What is Clean Energy?

Published 08.02.2023

Stefanie Shipe and Sarah Klinetob Lowe

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Here at the Clean Energy Center, we define “clean energy” in two parts: energy efficiency and renewable energy. In this article we’ll share what each of these terms mean for our homes and buildings, why we put them together, and how they are fueling today’s clean energy career opportunities.

Part 1: Energy Efficiency

Homes and buildings that are energy efficient use less energy for heating, cooling, and running appliances than a typical home or building. For example, the common weatherization upgrades we train on here at the Clean Energy Center, such as adding insulation and sealing up air gaps, are cost-effective ways to increase the energy efficiency of a residential or commercial building. Another common upgrade are LED lightbulbs, which use less power to produce more light than incandescent bulbs. In homes, LED lights use 75% less energy than incandescent lights and can last up to 25 times longer.

These kinds of improvements save consumers money AND minimize stress on the electric grid by reducing the overall energy load and the risk of power disruptions. This is good news for residents, but it’s also great news for the country as a whole: the US Department of Energy (DOE) states that energy savings from the widespread use of LED lighting alone could equal the same output as 92 1,000 MW power plants!

With benefits like this, it’s clear that reducing our energy load through energy efficiency is key for a successful and cost-effective transition to a clean energy future.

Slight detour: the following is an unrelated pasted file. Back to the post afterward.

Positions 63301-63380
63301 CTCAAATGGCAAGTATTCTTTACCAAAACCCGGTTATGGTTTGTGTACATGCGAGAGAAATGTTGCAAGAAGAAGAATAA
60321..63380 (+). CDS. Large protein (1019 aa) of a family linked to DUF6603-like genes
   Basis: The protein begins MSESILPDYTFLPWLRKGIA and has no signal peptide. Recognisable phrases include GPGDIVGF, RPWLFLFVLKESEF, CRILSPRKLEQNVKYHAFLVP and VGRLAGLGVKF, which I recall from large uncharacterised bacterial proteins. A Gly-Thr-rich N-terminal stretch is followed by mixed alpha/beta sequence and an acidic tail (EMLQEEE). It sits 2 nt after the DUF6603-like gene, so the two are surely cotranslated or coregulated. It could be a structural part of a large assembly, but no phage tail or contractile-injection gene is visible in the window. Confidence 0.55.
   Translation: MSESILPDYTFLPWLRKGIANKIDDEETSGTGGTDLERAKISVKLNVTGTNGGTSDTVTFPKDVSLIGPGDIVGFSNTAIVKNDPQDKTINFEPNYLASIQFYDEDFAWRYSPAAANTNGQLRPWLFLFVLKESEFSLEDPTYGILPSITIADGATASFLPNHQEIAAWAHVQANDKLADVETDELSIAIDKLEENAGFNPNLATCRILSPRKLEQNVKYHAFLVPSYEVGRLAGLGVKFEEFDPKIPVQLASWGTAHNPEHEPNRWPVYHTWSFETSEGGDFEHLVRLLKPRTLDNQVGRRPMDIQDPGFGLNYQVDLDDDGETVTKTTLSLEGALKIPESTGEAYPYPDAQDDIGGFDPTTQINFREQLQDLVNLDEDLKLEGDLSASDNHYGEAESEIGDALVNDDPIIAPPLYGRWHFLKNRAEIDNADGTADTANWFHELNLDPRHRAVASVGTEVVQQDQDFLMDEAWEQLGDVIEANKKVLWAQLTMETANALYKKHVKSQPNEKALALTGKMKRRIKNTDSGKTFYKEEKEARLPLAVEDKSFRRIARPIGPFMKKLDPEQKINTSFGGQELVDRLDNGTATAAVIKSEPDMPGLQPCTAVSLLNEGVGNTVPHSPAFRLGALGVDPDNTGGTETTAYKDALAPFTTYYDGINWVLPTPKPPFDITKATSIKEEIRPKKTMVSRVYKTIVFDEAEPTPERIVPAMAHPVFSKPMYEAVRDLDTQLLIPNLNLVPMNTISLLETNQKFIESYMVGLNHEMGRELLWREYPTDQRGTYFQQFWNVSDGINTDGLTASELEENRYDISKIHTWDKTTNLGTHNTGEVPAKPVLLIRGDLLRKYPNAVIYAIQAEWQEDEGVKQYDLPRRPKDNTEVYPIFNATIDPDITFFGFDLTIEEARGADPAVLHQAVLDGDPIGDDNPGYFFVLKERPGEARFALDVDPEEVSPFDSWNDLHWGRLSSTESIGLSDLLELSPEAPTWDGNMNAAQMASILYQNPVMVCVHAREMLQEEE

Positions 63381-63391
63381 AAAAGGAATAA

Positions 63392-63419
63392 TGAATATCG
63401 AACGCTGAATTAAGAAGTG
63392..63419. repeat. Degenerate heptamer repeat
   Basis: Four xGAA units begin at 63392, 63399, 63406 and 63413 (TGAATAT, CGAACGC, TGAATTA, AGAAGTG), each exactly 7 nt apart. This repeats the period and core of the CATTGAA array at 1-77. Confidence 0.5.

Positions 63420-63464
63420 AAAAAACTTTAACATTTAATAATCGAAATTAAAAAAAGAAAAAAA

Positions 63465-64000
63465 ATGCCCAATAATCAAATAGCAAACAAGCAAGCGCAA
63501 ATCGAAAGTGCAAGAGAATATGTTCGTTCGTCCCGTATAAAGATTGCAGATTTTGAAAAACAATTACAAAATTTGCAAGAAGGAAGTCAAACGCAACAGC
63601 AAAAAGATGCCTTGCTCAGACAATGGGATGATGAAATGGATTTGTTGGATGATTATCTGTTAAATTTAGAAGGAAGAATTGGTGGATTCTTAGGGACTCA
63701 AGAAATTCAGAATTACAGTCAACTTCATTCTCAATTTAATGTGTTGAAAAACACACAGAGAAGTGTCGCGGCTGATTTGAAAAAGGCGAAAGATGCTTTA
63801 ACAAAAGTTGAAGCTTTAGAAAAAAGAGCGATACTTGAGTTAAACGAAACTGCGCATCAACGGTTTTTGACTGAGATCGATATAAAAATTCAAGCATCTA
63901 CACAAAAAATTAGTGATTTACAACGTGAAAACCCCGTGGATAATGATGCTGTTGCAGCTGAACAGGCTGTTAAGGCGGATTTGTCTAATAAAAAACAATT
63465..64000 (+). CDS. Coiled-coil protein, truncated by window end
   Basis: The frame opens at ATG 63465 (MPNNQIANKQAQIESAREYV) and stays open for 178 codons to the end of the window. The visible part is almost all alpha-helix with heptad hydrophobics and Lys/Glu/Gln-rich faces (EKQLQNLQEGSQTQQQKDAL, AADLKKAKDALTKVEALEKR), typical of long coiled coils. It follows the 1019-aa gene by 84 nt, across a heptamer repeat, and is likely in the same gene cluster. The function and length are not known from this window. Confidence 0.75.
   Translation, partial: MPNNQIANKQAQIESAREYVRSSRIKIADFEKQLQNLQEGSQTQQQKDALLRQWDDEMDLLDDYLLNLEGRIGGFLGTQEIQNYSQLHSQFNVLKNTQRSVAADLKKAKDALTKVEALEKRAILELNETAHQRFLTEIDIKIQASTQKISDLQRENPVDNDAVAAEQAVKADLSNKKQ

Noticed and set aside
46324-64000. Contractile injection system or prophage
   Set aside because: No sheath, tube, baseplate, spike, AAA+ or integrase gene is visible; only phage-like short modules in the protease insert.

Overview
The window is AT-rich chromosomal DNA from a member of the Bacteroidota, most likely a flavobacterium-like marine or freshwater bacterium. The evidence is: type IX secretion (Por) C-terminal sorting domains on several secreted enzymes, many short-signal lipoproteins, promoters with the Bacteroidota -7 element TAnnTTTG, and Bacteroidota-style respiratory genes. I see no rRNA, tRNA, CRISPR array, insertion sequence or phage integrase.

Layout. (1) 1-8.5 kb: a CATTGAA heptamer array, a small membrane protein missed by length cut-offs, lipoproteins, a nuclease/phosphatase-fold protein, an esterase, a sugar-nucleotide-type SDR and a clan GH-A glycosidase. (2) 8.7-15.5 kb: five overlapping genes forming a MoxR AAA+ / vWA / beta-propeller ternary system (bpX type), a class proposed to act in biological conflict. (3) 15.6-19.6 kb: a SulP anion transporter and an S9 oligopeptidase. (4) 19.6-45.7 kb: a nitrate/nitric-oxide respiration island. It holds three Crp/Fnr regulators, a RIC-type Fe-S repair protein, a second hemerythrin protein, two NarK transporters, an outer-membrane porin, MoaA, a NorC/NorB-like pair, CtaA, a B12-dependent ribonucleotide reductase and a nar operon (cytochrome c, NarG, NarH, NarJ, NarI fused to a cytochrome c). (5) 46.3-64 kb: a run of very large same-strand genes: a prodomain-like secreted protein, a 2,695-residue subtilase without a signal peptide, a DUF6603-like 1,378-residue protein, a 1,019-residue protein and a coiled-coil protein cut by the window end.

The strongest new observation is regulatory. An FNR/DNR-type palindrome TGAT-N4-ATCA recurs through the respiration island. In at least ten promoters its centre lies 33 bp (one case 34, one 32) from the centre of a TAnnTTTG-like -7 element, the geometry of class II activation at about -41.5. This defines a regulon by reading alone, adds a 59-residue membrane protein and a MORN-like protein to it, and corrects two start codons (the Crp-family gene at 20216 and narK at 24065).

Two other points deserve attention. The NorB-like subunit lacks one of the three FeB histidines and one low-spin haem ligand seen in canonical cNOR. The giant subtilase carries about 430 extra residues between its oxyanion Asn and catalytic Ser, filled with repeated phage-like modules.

man blowing insulation in attic


Part 2: Renewable Energy

Unlike fossil fuels, which are finite resources, renewable energy is produced from natural sources that do not run out. Renewable energy sources like solar, wind, hydropower, biomass, and geothermal, can be used to heat and cool homes and to generate electricity.

A renewable energy source we are currently developing training on at the Clean Energy Center is solar energy to produce electricity for our homes, buildings, and communities. Solar energy is the world’s most abundant renewable resource. The sun’s energy is so plentiful, in fact, that the earth receives more energy from the sun in just one and a half hours than the world uses in a whole year!

One great thing about solar energy technologies is that they work everywhere the sun shines, including in seemingly cloudy places like Pennsylvania. And even better news, the costs for these systems are continuing to drop every year, making harvesting this abundant energy resource more cost-effective than ever. For example, the unsubsidized cost of residential solar photovoltaic (PV) systems has dropped 71% in the past 20 years - from a median of $13/Watt in 2000 to a median of $3.80/Watt in 2021.

solar panel on blue sky


Clean Energy: A Perfect Pair

Pairing energy efficiency with renewable energy provides a cost-effective path to a clean energy future. Without energy efficiency, renewable energy sources are simply just not as effective. In Pennsylvania, for example, an old refrigerator may need 3-4 solar panels to run for a year, but a new ENERGY STAR refrigerator could need less than 1 solar panel! This is why we include both energy efficiency and renewable energy in the definition of clean energy.

Career Opportunities in Clean Energy

Together energy efficiency and renewable energy are fueling today’s clean energy career opportunities. In Pennsylvania alone, the National Renewable Energy Laboratory estimates the potential for 300% growth in PA energy efficiency jobs and 70-130% growth in PA solar jobs between 2020 and 2030!

We at the Clean Energy Center and Workforce Development at Penn College are excited to build on our 40-year history of providing training and workforce development opportunities to support our workforce into the clean energy future.